Colin Hines

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Colin Hines explains the Green New Deal with passion.

Colin Hines is the convenor of the Green New Deal group consisting of finance, tax, energy and environmental experts that he brought together in 2007. In July 2008, a few weeks before the Lehman Brothers crash they published their first report A Green New Deal: joined up policies to solve the triple crunch of the credit crisis, climate change and high oil prices. In September 2013 they published A National Plan for the UK – From Austerity to the Age of the Green New Deal, which detailed a £50 billion a year green infrastructure programme and how to fund it via ‘Green Quantitative Easing’ and a clamp down on tax avoidance and evasion. This would make every building in the country energy efficient, and build hundreds of thousands of new, affordable and energy-efficient homes. Such a huge programme would provide a massive boost in economic activity, but in a way which provides jobs on a living wage in every community in the UK, whilst reducing its environmental impact.

In early 2014 his new book Progressive Protectionism will be published.[needs update] This details why ever more open borders are increasing inequality, reducing economic activity and threatening the environment. It explains how countries could rebuild and rediversify their economies by limiting what finance, goods and people they allow to enter their borders, and in the process wean themselves off export dependence. Domestic businesses and funding sources would then meet the needs of the majority in society in all countries. The prospect of such increasing economic security for the majority could gain widespread political support ranging from those on the left, the centre, the greens through to small ‘c’ conservatives.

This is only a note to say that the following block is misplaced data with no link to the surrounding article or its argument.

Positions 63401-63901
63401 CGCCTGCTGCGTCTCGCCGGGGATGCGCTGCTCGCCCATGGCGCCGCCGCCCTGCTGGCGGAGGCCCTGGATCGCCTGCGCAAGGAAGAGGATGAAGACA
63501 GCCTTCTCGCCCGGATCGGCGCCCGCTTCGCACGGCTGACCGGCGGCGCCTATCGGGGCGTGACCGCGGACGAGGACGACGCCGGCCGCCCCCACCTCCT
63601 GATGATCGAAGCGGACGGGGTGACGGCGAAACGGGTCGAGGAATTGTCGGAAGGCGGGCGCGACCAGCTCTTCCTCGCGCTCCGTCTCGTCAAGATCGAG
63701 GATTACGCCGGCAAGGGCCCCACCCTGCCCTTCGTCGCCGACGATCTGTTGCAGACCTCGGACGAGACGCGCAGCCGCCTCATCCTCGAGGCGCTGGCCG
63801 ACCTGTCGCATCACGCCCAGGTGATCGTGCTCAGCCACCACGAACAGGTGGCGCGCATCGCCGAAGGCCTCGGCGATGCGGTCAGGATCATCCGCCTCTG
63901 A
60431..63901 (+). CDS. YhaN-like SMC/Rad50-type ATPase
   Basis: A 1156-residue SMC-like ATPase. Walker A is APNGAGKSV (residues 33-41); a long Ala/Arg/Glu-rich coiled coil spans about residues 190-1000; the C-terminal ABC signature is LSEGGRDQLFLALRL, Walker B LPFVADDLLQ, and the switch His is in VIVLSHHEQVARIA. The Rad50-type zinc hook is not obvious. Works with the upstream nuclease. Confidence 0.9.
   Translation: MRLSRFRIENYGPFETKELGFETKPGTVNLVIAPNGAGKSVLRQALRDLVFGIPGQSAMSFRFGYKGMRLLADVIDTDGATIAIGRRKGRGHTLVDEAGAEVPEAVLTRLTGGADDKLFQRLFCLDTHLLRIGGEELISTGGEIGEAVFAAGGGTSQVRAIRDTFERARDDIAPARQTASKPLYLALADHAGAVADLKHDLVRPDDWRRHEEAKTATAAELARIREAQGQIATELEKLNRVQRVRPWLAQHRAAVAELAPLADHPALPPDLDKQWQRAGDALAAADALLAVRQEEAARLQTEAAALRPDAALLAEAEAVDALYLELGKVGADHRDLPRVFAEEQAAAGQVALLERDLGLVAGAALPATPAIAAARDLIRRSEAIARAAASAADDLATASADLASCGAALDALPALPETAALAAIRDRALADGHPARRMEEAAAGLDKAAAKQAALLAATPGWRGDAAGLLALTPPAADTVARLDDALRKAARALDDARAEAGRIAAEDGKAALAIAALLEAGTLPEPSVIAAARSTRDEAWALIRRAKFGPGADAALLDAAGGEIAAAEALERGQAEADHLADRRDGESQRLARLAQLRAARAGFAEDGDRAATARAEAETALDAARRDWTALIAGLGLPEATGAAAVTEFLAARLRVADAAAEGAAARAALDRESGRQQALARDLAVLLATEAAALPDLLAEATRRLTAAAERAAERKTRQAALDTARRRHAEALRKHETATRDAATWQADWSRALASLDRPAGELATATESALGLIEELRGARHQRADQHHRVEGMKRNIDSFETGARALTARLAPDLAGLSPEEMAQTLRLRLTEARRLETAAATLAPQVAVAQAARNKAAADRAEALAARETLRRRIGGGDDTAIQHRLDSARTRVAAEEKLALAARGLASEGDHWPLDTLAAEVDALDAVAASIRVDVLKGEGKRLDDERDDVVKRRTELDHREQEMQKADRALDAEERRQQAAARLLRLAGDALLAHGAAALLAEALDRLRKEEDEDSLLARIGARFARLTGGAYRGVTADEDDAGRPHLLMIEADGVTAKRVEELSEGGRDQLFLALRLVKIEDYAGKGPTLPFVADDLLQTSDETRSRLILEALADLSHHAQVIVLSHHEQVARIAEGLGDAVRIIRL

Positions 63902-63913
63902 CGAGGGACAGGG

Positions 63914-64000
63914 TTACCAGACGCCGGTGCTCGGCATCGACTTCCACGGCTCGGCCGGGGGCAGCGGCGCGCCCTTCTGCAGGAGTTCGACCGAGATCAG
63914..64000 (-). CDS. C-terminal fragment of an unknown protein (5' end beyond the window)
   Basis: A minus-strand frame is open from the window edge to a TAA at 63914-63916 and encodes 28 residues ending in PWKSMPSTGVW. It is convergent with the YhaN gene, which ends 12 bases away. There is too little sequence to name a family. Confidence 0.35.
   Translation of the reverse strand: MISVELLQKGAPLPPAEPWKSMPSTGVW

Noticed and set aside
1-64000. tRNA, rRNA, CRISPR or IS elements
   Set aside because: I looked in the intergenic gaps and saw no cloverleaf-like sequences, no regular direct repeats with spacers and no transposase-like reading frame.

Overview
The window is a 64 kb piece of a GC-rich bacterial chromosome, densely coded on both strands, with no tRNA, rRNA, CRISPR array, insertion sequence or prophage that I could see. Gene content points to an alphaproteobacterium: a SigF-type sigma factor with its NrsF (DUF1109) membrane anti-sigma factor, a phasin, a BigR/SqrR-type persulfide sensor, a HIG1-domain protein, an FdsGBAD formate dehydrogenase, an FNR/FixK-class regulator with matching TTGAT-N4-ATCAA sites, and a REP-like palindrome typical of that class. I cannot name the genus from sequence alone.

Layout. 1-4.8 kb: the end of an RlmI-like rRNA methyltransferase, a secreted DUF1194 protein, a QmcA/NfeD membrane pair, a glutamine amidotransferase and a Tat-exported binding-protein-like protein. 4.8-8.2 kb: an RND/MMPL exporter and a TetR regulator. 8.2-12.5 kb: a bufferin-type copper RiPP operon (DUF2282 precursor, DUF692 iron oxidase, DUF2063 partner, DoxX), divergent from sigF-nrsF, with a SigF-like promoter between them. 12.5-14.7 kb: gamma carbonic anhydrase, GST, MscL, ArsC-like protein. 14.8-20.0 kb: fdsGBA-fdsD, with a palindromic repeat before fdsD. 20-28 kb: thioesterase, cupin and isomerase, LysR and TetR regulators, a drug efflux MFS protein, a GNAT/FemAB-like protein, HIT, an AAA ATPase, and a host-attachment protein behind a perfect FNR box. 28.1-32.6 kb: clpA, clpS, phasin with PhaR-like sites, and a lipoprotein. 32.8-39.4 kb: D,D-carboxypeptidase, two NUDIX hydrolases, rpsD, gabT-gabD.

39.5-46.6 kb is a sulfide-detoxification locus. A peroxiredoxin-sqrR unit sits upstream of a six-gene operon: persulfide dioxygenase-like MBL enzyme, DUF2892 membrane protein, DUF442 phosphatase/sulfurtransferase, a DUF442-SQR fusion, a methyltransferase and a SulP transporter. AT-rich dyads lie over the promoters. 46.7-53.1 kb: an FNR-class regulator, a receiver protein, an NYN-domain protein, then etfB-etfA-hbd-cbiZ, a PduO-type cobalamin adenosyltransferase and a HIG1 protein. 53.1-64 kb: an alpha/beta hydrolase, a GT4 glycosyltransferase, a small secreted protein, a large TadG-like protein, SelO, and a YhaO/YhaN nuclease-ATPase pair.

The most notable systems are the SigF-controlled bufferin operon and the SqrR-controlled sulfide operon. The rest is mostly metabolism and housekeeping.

He is author of the book Localization- A Global Manifesto (Earthscan) and helped form Localise West Midlands which is putting localisation into practise on the ground. Localization would ensure that all goods, finance and services that can reasonably be provided locally should be. Depending on the context, the ‘local’ is predominantly defined as part of the nation state, although it can be the nation state itself or occasionally a regional grouping of nation states.

Before that he was the Co-ordinator of Greenpeace International's Economics Unit having worked for the organisation for 10 years. He has worked in the environmental movement for over 30 years on the issues of population, food, new technology and unemployment, nuclear proliferation. Most recently he has focused on the adverse environmental and social effects of international trade and the need to solve these problems by replacing globalisation with localization.

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